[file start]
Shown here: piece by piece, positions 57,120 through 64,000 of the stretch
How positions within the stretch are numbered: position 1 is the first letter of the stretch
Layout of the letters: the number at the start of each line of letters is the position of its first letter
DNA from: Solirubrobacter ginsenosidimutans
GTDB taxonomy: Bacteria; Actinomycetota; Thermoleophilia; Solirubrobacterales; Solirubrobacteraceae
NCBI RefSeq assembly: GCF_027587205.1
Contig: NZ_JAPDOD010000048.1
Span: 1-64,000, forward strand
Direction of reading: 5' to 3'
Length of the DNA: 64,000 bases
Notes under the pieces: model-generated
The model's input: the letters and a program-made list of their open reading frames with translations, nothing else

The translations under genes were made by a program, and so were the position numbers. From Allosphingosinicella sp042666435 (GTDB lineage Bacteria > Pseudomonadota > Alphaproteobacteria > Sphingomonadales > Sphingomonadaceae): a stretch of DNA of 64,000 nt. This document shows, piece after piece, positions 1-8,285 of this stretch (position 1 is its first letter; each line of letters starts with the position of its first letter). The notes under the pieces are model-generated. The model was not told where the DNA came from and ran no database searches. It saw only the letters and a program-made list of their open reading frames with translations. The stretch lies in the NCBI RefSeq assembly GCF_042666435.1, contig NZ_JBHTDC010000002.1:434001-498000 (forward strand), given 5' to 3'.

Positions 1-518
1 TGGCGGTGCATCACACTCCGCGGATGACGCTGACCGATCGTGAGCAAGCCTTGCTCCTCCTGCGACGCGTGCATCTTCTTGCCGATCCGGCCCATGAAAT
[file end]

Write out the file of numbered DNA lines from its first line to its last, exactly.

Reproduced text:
Shown here: piece by piece, positions 57,120 through 64,000 of the stretch
How positions within the stretch are numbered: position 1 is the first letter of the stretch
Layout of the letters: the number at the start of each line of letters is the position of its first letter
DNA from: Solirubrobacter ginsenosidimutans
GTDB taxonomy: Bacteria; Actinomycetota; Thermoleophilia; Solirubrobacterales; Solirubrobacteraceae
NCBI RefSeq assembly: GCF_027587205.1
Contig: NZ_JAPDOD010000048.1
Span: 1-64,000, forward strand
Direction of reading: 5' to 3'
Length of the DNA: 64,000 bases
Notes under the pieces: model-generated
The model's input: the letters and a program-made list of their open reading frames with translations, nothing else

The translations under genes were made by a program, and so were the position numbers. From Allosphingosinicella sp042666435 (GTDB lineage Bacteria > Pseudomonadota > Alphaproteobacteria > Sphingomonadales > Sphingomonadaceae): a stretch of DNA of 64,000 nt. This document shows, piece after piece, positions 1-8,285 of this stretch (position 1 is its first letter; each line of letters starts with the position of its first letter). The notes under the pieces are model-generated. The model was not told where the DNA came from and ran no database searches. It saw only the letters and a program-made list of their open reading frames with translations. The stretch lies in the NCBI RefSeq assembly GCF_042666435.1, contig NZ_JBHTDC010000002.1:434001-498000 (forward strand), given 5' to 3'.

Positions 1-518
1 TGGCGGTGCATCACACTCCGCGGATGACGCTGACCGATCGTGAGCAAGCCTTGCTCCTCCTGCGACGCGTGCATCTTCTTGCCGATCCGGCCCATGAAAT